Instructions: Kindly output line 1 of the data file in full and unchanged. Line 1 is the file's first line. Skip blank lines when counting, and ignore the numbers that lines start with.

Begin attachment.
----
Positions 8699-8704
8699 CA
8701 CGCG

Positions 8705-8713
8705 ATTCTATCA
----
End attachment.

Positions 8699-8704